For the left-winger it has another advantage.  It offers a seemingly elevated vantage point from which to sneer at the concerns of unsophisticated and unintellectual right-wingers with their small-minded notions of ‘morality’, ‘right’ and ‘wrong’.  When political discourse is conducted in this legalistic or quasi-scientific way, the Left benefits.  It benefits because the truth in conservatism is best expressed straightforwardly, in an intuitively satisfying way.  Family, national pride, service, courtesy, loyalty and aspiration are all ideals that do not need amasters in sociology to be properly understood; in fact such an education would probably be a hindrance.  The Left’s insistence on an overly technical approach is driven by a fear of these truths.  Talking clearly is the best way to engage with the issues that really underpin the buzzwords and catchphrases that litter public discussion.    Conservatives must insist on speaking plainly if our position is to be understood.

The second principle of the left-wing language game is that real issues should be ignored if addressing them directly might prove uncomfortable to someone, somewhere, somehow.  This principle is again driven by fear of one of conservatism’s greatest strengths; accepting the world as it is and not as we would wish it to be.  Baroness Jenkin’s comments may have ‘offended’ some on the Left by suggesting that today’s working class are somehow less self-reliant than previous generations.  Who knows if she is right or not but it is certainly a question we should answer if we are serious about improving the life chances of the poorest.  ‘Offence’ be damned.  What remains seemingly mysterious is why those on the Left would turn away from a real and pressing issue in order to fuss over some overly-sensitive, (usually) hypothetical, third-party’s feelings?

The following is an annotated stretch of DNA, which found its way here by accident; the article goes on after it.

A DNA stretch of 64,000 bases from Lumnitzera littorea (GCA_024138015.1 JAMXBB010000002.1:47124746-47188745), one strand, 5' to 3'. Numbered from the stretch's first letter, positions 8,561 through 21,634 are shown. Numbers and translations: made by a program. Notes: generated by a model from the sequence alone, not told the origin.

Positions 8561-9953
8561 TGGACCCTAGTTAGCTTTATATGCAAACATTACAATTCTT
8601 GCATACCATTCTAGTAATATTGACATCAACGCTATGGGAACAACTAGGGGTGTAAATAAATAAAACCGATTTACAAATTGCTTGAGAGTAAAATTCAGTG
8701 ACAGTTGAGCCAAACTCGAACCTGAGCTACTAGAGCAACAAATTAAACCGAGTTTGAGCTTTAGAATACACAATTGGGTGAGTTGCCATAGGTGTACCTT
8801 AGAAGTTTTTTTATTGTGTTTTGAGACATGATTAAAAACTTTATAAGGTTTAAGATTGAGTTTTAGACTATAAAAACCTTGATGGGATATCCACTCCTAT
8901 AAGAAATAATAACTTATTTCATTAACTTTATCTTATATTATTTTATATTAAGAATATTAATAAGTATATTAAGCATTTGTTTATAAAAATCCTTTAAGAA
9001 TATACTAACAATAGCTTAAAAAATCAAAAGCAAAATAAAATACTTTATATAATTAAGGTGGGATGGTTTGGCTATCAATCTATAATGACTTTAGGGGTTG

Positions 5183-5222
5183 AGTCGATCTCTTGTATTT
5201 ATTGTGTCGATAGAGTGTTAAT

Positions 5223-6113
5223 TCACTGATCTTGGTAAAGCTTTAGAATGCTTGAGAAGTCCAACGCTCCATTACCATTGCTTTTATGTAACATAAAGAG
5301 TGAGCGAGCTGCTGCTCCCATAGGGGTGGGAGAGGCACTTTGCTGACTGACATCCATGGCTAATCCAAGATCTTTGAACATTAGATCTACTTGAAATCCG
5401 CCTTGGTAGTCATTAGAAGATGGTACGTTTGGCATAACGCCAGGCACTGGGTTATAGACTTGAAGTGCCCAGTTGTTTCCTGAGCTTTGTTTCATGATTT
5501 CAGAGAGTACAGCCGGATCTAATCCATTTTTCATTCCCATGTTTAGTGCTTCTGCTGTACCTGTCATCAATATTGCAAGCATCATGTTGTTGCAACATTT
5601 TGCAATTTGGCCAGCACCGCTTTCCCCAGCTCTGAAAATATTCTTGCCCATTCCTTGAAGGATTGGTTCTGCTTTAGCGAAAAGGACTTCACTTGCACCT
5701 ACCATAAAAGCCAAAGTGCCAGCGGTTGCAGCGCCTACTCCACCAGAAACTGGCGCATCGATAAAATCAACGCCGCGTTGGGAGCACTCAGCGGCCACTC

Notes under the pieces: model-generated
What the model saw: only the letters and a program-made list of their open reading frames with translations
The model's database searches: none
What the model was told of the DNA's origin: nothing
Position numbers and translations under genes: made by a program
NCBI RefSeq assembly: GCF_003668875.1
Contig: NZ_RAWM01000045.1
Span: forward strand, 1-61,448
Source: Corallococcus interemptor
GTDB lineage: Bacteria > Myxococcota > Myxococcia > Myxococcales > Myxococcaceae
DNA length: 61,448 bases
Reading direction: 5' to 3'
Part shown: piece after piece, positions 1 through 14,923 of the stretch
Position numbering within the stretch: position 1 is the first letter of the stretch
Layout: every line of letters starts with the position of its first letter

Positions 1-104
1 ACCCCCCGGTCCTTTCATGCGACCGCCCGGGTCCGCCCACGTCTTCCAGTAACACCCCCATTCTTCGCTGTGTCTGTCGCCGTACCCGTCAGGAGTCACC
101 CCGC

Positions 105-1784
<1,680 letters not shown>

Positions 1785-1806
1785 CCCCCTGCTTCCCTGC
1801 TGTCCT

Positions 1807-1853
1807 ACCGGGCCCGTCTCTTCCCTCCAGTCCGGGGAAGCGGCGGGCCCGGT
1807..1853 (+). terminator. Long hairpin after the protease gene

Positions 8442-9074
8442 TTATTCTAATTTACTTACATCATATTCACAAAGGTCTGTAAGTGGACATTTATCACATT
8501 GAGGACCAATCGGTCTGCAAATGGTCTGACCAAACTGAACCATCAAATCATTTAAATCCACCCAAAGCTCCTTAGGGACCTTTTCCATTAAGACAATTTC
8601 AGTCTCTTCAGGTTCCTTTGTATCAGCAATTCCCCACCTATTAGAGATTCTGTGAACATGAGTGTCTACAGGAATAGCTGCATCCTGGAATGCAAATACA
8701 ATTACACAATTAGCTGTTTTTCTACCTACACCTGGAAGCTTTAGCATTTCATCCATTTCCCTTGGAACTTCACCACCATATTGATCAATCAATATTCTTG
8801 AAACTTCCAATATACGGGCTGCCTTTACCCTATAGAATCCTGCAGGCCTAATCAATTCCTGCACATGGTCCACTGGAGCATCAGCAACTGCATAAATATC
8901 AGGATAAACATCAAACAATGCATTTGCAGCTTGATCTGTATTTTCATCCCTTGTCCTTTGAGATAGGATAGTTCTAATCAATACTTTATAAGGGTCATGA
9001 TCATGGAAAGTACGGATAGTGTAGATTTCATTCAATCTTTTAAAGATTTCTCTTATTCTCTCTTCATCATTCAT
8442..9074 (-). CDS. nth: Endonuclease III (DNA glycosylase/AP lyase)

The truth is, it is their own feelings they are genuinely trying to safeguard.  I suspect that the growth of the Left’s censorious instincts, particularly amongst student organisations, is a product of the culture that my generation was exposed to whilst growing up.  Being told how unique and special we all were every five seconds has rendered many people who grew up in the late eighties and nineties unable or unwilling to accept that the world isn’t all sunshine, unicorns and rainbows.  The censorious urge grows out of an inability to process the fact that most people don’t share your worldview and that things you might not like may very well happen.  You’re special so why should you have to bear the indignity of someone telling you that you may be wrong?  The antics of the spoilt brat now seem to be the preferred way to take part in political discourse.

So what is a conservative to do when confronted with the rules of the left-wing language game?  What is the response to an orthodoxy based on a false sense of intellectual superiority and a child-like aversion to hearing hard truths?   My solution is simple: speak plainly and get a grip.

Well done Baroness Jenkin.

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Jonathan Cockfield
Jonathan Cockfield
Jonathan Cockfield is a law lecturer at King’s College, London